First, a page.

- 126.96.36.199 – heytanksla.com – Compromised site
- 188.8.131.52 – add.projectcollective.com – Rig EK
- 184.108.40.206/24 and 220.127.116.11/24 – UPD traffic via port 6892
- 18.104.22.168 – btc.blockr.io – Bitcoin block explorer
- 22.214.171.124 – ffoqr3ug7m726zou.e6cf2t.bid – Cerber Decryptor payment site
- SHA256: 9eba65e897e6eba00ffaa3b0639f995f59ddb75df5159565a793a87cc05e4389
File name: RigEK Landing Page.html
- SHA256: 447481e6592cca3a787e823e1b146240ce2b11ac24fbb6ec141e6a1300a6d4fe
File name: RigEK Flash Exploit.swf
- SHA256: 6da39edbd0a1455beaac5ae1c163624519998abd8f3abc74316b73ab98f83a9d
File name: IIj6sFosp
- SHA256: 306b2d18efdfc5254e4623fb63225534ddef7874224948d1c7f62707405c153a
File name: rad5EC32.tmp.exe
Below is an image of me inspecting the compromised website and finding it has been injected with the pseudoDarkleech script:
The URL within the iframe points the host to the Rig EK landing page. Once on the landing page the host is fingerprinted before being sent a Flash exploit and payload. There is the typical extension-less .js downloader (IIj6sFosp) dropped into %TEMP% followed by rad5EC32.tmp.exe.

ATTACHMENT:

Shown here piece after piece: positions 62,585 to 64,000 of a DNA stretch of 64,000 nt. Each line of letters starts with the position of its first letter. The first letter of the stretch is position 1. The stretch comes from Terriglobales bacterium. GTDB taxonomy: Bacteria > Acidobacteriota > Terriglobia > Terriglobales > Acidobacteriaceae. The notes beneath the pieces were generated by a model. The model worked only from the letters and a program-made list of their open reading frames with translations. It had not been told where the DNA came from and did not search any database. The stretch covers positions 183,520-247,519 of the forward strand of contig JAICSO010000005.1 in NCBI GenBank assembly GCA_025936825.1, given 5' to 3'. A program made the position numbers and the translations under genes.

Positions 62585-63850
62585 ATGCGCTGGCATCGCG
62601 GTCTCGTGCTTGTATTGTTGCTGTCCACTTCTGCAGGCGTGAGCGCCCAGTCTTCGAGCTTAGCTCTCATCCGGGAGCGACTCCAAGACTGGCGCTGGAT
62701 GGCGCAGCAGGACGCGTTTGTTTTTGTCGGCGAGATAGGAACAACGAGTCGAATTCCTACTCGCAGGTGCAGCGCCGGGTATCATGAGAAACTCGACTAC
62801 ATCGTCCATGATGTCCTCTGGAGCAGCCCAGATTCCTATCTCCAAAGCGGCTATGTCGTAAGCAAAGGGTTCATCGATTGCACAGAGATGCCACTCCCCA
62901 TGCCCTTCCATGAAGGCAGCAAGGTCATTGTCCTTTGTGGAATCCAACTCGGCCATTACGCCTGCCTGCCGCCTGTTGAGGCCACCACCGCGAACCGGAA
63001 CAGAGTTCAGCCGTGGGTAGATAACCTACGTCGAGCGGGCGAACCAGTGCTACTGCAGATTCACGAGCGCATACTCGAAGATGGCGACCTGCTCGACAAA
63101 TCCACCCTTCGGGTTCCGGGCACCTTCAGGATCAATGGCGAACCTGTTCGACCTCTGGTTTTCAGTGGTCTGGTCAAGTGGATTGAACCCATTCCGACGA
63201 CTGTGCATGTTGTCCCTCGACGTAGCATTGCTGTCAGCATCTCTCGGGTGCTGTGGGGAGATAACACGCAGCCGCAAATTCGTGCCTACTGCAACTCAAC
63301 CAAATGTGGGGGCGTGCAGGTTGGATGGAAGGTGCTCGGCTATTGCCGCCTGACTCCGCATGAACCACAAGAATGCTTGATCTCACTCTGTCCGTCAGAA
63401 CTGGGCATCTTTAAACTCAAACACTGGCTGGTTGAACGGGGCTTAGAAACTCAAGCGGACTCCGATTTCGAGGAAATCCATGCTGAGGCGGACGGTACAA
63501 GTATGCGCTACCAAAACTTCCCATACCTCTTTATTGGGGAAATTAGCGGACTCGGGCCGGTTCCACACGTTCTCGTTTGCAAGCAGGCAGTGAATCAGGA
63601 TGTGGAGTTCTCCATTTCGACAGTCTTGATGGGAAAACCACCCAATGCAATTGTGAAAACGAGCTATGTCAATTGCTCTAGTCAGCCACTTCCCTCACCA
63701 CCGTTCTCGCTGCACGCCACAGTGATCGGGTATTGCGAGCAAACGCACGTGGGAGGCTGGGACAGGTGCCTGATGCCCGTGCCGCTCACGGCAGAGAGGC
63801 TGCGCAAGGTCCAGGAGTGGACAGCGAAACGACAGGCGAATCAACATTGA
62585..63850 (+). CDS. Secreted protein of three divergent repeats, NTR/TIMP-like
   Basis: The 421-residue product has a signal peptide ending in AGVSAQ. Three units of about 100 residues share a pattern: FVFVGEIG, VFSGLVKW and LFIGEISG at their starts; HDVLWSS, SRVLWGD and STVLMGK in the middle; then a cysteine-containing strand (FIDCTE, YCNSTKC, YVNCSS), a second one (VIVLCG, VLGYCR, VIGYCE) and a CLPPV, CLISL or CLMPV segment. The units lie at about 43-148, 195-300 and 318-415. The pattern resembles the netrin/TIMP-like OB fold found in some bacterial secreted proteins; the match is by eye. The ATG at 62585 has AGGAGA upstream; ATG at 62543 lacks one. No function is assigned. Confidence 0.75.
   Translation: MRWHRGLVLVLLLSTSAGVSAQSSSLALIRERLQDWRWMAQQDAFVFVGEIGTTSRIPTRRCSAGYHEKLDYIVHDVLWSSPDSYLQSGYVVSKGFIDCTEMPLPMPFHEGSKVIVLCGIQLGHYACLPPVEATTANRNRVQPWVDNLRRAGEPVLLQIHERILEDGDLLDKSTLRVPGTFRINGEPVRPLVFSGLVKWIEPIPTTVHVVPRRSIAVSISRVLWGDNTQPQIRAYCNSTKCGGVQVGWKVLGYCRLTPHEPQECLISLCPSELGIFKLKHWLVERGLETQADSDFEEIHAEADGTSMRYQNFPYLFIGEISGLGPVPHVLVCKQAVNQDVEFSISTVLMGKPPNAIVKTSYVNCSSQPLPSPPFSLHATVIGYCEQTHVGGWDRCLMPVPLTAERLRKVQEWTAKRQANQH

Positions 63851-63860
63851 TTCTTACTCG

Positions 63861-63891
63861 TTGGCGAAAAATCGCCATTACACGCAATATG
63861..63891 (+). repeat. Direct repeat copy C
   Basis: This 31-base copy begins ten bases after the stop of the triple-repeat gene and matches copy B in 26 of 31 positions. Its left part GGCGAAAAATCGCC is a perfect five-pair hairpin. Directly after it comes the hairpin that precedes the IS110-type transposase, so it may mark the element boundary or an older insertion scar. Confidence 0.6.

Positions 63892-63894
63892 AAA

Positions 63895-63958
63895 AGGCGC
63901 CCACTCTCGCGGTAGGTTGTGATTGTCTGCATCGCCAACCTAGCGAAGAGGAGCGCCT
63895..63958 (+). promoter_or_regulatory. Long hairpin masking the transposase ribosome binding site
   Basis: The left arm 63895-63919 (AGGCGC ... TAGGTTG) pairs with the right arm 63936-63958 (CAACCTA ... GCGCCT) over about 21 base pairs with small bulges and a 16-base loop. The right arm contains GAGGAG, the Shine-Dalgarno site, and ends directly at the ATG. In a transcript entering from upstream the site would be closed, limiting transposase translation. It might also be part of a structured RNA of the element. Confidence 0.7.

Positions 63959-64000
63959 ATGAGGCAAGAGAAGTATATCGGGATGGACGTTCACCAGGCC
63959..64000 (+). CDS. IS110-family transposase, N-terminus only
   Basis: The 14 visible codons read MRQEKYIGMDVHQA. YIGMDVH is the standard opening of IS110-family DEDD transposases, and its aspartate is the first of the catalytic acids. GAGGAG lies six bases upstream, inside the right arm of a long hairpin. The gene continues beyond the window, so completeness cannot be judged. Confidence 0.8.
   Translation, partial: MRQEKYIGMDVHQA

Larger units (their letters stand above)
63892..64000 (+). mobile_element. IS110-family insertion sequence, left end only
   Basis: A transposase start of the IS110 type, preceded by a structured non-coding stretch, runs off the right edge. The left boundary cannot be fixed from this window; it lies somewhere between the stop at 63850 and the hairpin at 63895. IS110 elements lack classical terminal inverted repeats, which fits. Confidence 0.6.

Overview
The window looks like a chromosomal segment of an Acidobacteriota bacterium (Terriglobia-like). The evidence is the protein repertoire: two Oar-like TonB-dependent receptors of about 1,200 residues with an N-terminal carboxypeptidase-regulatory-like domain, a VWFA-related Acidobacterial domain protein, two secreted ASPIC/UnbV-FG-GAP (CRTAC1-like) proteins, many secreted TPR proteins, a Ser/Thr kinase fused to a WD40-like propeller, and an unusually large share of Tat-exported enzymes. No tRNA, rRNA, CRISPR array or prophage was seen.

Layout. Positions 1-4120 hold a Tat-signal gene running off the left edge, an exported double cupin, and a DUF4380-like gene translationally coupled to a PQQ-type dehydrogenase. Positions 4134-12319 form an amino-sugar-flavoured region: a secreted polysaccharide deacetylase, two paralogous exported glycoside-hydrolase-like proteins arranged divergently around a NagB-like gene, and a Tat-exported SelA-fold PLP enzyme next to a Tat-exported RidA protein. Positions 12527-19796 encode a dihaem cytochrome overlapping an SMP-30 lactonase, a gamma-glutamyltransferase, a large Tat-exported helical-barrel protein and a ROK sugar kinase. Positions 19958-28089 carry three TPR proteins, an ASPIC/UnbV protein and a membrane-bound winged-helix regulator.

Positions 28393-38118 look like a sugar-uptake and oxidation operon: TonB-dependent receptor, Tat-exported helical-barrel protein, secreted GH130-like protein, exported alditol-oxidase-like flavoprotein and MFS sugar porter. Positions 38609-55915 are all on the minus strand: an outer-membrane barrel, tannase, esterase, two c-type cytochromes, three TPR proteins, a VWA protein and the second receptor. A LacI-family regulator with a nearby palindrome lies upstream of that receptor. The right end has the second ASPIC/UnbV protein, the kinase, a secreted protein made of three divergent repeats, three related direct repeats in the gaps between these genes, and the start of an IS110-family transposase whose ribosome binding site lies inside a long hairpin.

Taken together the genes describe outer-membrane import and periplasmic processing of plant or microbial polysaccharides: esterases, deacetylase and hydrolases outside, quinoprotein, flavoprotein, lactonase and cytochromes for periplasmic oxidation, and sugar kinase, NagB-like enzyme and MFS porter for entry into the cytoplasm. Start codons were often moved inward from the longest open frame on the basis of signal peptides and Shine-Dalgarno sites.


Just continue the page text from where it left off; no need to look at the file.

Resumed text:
The host then makes UDP connections to all the IPs in 126.96.36.199/24 and 188.8.131.52/24 via port 6892. The user’s Desktop is then altered to display the Cerber ransom note as well as there is an audio message telling the user that their files have been encrypted.
Below is an image of the Desktop and some Cerber files dropped into %TEMP%:
There is then some “README” hta files dropped on the Desktop and in various folders. This HTML Application contains the Cerber Decryptor payment instructions.
If you’re working in a SOC or have multiple customers you can scan their networks for hosts making UDP connections to the two subnets listed in the IOC section. You can then filter the traffic by UDP port 6892. It should be fairly easy to spot connections to an entire subnet. I would also highly recommend blocking the Rig EK IP address at your perimeter firewall(s).